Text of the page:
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Stucco Basics

Stucco is a prevalent cladding material in the South and Southwest. Its popularity in these areas is because of the availability of raw materials, like sand; its lower cost; and its impact resistance during storms. However, its uniform look, design flexibility and low cost have generated interest in all areas of the U.S. and Canada.

As stucco gains popularity across the U.S., more contractors are considering expanding their businesses to include stucco installation. A few basic steps must be taken and understood before applying this cladding material.

Stucco Types

Stucco has a reputation for being low-maintenance cladding. Stucco, in most cases, is a blend of portland cement, sand, water, fibers and special chemicals that produce a durable, impact-resistant, colorfast, flexible and cost-effective cladding for the residential and commercial markets.

There are two types of stucco: pre-blended and traditional stucco. When working with pre-blended stucco, a contractor will add water and sand at the jobsite. It comes with a manufacturer’s warranty and is quality controlled. Contractorsusing traditional stucco will mix all ingredients together at the site and may have no exact formula. Fibers and other additives are purchased separately. Usually contractors follow a “recipe” passed down from generations. With traditional stucco, there are no warranties, codes or standards.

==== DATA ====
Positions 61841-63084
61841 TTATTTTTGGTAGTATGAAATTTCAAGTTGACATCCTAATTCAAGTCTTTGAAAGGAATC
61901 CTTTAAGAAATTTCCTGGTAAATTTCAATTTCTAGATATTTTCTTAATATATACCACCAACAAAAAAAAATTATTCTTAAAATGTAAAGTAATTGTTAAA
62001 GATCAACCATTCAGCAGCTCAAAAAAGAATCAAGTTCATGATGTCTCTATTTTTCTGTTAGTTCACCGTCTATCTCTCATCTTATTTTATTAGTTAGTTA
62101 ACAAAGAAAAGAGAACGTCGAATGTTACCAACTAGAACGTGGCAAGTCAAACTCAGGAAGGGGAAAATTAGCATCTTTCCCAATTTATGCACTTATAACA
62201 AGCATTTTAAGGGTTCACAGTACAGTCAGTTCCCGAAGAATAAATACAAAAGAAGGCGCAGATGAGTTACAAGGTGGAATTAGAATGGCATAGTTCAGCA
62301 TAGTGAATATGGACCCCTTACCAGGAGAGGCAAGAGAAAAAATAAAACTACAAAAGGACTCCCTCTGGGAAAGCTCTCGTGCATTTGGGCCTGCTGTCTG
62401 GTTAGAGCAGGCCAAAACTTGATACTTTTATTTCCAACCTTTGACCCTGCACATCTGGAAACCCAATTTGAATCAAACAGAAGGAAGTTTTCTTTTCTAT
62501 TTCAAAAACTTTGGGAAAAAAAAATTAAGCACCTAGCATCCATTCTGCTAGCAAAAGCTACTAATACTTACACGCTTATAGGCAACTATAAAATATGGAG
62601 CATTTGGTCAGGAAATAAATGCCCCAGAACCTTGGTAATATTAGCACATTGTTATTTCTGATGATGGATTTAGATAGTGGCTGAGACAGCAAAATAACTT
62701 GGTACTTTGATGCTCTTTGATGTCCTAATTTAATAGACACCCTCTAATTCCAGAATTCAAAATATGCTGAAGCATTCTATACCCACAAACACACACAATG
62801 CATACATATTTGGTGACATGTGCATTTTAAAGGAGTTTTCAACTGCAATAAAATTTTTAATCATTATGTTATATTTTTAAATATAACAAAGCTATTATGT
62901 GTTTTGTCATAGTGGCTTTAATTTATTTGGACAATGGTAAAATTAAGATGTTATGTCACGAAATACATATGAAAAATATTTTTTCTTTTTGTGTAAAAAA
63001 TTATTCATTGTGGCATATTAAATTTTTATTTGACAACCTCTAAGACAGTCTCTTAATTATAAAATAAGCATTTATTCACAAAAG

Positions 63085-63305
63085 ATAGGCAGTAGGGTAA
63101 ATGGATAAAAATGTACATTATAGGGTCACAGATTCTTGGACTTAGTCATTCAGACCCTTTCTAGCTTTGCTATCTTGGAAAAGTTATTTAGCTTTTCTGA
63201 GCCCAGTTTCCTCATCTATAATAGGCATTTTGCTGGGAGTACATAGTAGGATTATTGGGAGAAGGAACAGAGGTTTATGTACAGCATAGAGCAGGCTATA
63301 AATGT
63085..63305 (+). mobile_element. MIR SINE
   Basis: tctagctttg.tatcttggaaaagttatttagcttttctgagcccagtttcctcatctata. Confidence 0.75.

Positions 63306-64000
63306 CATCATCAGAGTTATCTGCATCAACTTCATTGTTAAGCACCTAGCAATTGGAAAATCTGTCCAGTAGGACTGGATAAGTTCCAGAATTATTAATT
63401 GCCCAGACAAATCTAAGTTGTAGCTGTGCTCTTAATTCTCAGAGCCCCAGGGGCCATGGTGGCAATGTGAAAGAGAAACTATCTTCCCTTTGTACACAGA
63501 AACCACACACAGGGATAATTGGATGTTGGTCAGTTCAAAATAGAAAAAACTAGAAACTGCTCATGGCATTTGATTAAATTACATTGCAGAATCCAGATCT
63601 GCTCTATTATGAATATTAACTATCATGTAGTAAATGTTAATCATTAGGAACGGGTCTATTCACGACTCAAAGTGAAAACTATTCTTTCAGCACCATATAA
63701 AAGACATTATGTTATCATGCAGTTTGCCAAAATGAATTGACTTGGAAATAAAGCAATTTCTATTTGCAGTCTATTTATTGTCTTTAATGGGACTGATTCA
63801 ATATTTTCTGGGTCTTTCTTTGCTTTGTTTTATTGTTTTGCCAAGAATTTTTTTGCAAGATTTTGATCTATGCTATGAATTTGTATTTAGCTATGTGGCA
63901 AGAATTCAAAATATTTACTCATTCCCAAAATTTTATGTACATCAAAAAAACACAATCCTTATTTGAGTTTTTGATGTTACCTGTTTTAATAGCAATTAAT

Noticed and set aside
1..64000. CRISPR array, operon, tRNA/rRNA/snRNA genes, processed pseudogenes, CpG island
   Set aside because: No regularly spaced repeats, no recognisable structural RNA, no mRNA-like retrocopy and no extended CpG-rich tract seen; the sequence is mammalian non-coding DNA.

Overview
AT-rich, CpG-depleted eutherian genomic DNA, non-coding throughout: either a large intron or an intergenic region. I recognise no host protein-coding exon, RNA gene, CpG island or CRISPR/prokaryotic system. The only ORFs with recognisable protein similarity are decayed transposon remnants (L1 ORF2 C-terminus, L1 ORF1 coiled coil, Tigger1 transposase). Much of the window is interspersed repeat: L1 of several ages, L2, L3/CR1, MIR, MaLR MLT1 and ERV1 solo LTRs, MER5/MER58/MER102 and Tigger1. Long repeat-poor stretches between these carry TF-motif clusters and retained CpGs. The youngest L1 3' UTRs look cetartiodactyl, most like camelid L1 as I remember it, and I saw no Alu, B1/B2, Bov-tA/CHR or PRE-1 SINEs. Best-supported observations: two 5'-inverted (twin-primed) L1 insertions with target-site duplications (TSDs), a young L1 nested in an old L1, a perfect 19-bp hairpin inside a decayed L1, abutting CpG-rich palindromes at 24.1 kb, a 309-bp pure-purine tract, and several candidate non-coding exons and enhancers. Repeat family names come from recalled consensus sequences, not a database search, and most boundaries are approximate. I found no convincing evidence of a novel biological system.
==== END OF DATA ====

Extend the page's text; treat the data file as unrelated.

Using pre-blended versus traditional stucco is a matter of choice.Larry White, plaster division manager of Western Partitions, Tigard, Ore., has been working with stucco for more than 25 years. “Pre-blended stucco mixes are a vast improvement over traditional stucco because it controls the sand and quantity mixture,” White says. “Eighty percent of the mix is sand, and the better quality of sand you have, the better quality mix you’ll have.”

White stresses pre-blended mixes are controlled and come with warranties, which are two benefits when installing stucco. He also emphasizes the key to any good stucco job is the installation. Any problems with stucco are because of what happens during installation, like openings not being flashed properly and resulting in leaks. No matter what type of cladding is used, installation is key.

Bill Rice, president of Commercial Plastering Inc., Bradenton, Fla., agrees. Rice has been in the stucco industry for more than 40 years and has installed pre-blended stucco since the mid-1980s. “If you install the system correctly, it will perform correctly,” Rice says. “Stucco is the outer skin of the building and if installed improperly, leads to cracking, which allows for water intrusion, which then leads to the failing of the outer wall and waterproofing systems on the house. This can lead to other issues, such as mold.”


To add stucco installation to your portfolio, apprenticeship training is recommended and available through the Falls Church, Va.-based Association of the Walls and Ceilings Industry; Walpole, Mass.-based Air Barrier Association of America; and other industry organizations, as well as from local trade associations. Local plaster and walls and ceilings chapters are also good places to learn. Distributors often conduct trainings when new products come out or there are updates or changes to products, as well as during times of new code requirements.

“Stucco is a skilled trade,” Rice adds. “It’s no different than being a plumber or electrician. It takes time to learn this.”